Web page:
“Marriage made in heaven” ... “A well-trodden path”... “Technology doesn’t do market access”... Three phrases that I heard repeated on another busy Friday evening in my garden a little while back. The occasion? The joint launch of the India-UK Future TECH month and the 17-18 TECH Rocketship Awards (TRA) — the British government’s flagship tech entrepreneurship programme.

It was a fitting end to a day which started with a dawn flight to Chandigarh to participate in a discussion with over 100 young thinkers about some of the challenges they were facing, including from one young entrepreneur: “How do you get youth into your business strategy?”

Last year, TRA was launched by the Duke and Duchess of Cambridge and brought to a close by two prime ministers. There were over 600 applications looking for the chance we were giving to secure investors.

My role this year? A career-first, playing ‘dragon’ at perhaps India’s toughest pitching session. My fellow panellists were India’s finest thought-leaders, funders, torch-bearers of entrepreneurship and Start-Up India. Opposite us were wholly committed and ambitious entrepreneurs.

Partners in enterprise

So let’s take the first phrase, “marriage made in heaven”, referring to UK-India partnership on entrepreneurship. It came from the lips of the father of Indian entrepreneurship. You just can’t buy that credibility. But you are right to want facts.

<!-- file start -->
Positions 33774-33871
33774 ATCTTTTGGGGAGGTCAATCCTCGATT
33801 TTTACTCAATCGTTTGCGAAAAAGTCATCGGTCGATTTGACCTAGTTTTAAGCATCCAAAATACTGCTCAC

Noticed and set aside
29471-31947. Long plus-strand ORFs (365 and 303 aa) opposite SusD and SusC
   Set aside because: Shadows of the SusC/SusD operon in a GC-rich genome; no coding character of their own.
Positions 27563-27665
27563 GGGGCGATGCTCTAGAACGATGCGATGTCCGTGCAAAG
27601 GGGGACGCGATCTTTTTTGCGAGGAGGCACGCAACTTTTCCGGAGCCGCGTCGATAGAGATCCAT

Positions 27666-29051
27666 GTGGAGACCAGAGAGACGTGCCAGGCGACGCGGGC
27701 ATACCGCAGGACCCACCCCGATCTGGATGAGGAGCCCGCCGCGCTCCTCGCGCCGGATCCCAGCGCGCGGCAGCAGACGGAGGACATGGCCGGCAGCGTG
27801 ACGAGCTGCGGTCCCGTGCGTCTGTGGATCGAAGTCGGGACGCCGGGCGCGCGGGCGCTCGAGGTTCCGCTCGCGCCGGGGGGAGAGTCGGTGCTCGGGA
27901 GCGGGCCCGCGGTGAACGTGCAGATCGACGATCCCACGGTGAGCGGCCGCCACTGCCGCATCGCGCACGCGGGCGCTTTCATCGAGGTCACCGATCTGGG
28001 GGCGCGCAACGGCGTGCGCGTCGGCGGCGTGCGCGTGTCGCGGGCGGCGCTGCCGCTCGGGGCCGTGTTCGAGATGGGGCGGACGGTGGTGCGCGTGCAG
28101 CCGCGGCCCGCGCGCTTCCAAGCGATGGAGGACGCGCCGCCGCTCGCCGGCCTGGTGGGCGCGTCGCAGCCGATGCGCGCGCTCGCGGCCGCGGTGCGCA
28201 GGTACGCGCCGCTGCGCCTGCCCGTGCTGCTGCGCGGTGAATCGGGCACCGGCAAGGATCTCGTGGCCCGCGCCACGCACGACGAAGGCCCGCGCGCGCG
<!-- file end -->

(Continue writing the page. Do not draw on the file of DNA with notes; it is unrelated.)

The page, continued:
Technology-led entrepreneurship drives the already-strong traffic of investment between India and the UK. This is carried on a ‘Living Bridge’ of people, language, ideas, culture, education, food, sport but backed up by hard business nous.

India is a top-four investor in the UK, with technology companies accounting for the lion’s share at 31 per cent. Indian IT giants like Infosys, HCL, Wipro and TECH Mahindra find the UK a home from home.

Why? A wealth of skilled domestic talent, UK and London as the world’s best places to develop digital businesses, low corporation tax and fourth place in the global innovation index to name some of many more factors I could list. And I know they want to continue putting their money where their mouth is, increasing their current 13 per cent revenue share from the UK to closer to the 60 per cent from the US.